Apple’s press release accompanying the recent announcement of the addition of a 128GB capacity iPad contained less-than-subtle indication that the company would like the new model to be taken seriously by enterprise and power users as a sort of “Pro” version of the iPad.
The release highlighted that “the iPad continues to have a significant impact on business, with virtually all of the Fortune 500 and over 85 percent of the Global 500 currently deploying or testing iPad. Companies regularly utilizing large amounts of data such as 3D CAD files, X-rays, film edits, music tracks, project blueprints, training videos and service manuals all benefit from having a greater choice of storage options for iPad. The over 10 million iWork users, and customers who rely on other productivity apps like Global Apptitude for analyzing team film and creating digital playbooks, Auria for an incredible 48 track recording system, or AutoCAD for drafting architectural and engineering drawings, will also benefit greatly from having the choice of an iPad with more storage capacity.”
However, it will take more than adding greater storage capacity to make the iPad as serious tool for pro users who highly value their time, and therefore productivity and efficiency.
In his Monday Note column this week, entitled “iPad Pro: The Missing Workflow,” Jean Louis Gasseé—former senior Apple executive and founder of Be, Inc.—analizes the iPad’s deficiency as a production tool and eloquently make their case for an iPad Pro capable of supporting real, desktop operating system interface features.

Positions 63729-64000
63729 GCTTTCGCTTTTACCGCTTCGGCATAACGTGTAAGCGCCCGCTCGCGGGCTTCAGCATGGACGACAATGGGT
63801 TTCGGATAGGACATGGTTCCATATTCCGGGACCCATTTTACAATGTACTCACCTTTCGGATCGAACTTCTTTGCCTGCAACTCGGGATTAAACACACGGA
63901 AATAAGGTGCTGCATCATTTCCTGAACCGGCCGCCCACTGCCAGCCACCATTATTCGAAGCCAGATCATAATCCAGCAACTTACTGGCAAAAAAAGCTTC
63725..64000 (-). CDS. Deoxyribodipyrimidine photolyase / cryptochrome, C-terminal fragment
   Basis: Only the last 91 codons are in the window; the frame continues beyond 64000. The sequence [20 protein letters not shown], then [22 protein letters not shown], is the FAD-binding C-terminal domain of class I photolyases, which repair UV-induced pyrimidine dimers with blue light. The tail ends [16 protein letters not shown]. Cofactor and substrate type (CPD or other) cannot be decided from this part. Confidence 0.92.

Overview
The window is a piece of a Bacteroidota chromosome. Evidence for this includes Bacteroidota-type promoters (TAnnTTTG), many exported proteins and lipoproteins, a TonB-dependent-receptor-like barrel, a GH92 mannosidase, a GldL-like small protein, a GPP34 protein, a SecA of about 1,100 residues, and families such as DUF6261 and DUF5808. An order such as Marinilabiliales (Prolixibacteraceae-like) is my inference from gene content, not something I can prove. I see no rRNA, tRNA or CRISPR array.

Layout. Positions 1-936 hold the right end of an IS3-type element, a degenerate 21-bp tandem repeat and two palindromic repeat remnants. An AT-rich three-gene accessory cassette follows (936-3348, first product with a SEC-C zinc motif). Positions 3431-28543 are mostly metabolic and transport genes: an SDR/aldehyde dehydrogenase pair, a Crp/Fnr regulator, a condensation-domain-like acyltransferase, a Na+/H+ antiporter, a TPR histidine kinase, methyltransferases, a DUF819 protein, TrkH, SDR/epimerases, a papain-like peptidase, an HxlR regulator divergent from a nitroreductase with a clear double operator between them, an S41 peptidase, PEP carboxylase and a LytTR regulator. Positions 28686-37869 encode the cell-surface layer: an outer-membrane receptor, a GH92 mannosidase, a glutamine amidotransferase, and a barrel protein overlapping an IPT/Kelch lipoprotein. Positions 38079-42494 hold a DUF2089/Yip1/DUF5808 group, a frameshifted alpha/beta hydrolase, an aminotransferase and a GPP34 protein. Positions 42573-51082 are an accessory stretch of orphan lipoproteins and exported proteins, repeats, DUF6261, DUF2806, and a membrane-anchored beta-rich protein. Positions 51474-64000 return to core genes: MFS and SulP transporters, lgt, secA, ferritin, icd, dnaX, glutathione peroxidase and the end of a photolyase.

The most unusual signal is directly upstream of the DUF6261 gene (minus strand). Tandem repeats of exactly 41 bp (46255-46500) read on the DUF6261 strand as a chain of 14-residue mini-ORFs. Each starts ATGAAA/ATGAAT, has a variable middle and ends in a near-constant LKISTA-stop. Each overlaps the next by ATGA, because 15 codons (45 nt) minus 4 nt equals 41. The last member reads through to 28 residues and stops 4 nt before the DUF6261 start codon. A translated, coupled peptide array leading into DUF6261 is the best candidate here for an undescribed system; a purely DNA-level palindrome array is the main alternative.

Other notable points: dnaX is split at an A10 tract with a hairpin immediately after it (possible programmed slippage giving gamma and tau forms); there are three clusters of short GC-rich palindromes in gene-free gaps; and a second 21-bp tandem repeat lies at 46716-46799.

Gasseé notes that the new 128 GB iPad is becoming popularly known as the “iPad Pro,” but critics contend that 128 GB is more storage than any sane person could ever want in a pure tablet. Nevertheless, Gasseé thinks an iPad Pro actually does represent the future of both the iPad and tablets in general. In the meantime, when he scrutinizes the iPad as a Pro platform, he sees that at its present stage of development the device is a long way from realizing its professional potential. He maintains that critics have it wrong about increased storage, which is a necessary element, but that’s nowhere near sufficient on its own.
Gasseé observes from experience that when one does attempt to get some real work done on an iPad, things get quickly complicated, noting:
Once I start writing, I want to look through the research material I’ve compiled. On a Mac, I simply open an Evernote window, side-by-side with my Pages document: select, drag, drop. I take some partial screenshots, annotate graphics, convert images to the .png format used to put the Monday Note on the Web….
On the iPad, these tasks are complicated and cumbersome…I can’t open multiple windows. iOS uses the “one thing at a time” model. I can’t select/drag/drop, I have to switch from Pages to Evernote or Safari, select and copy a quote, and then switch back to the document and paste. Adding a hyperlink is even more tortuous and, at times, confusing…. [the] order of operations is intuitively backwards. On a Mac (or PC), I select the target text and then decide which link to paste under it.
He notes that things get even worse when it comes to graphics, since on the iPad, one can’t take a partial screenshot. The only options are either snapping full screenshot by simultaneously pressing the Home and Sleep buttons, you can tap on a picture in Safari and save it -the whole image of course. In either case, the image ends up in the iOS Photos app, where I personally just give up and email it to my Mac where I do any necessary processing before posting—all facilitated by OS X’s blessed access to the file system, which is not available on the iPad.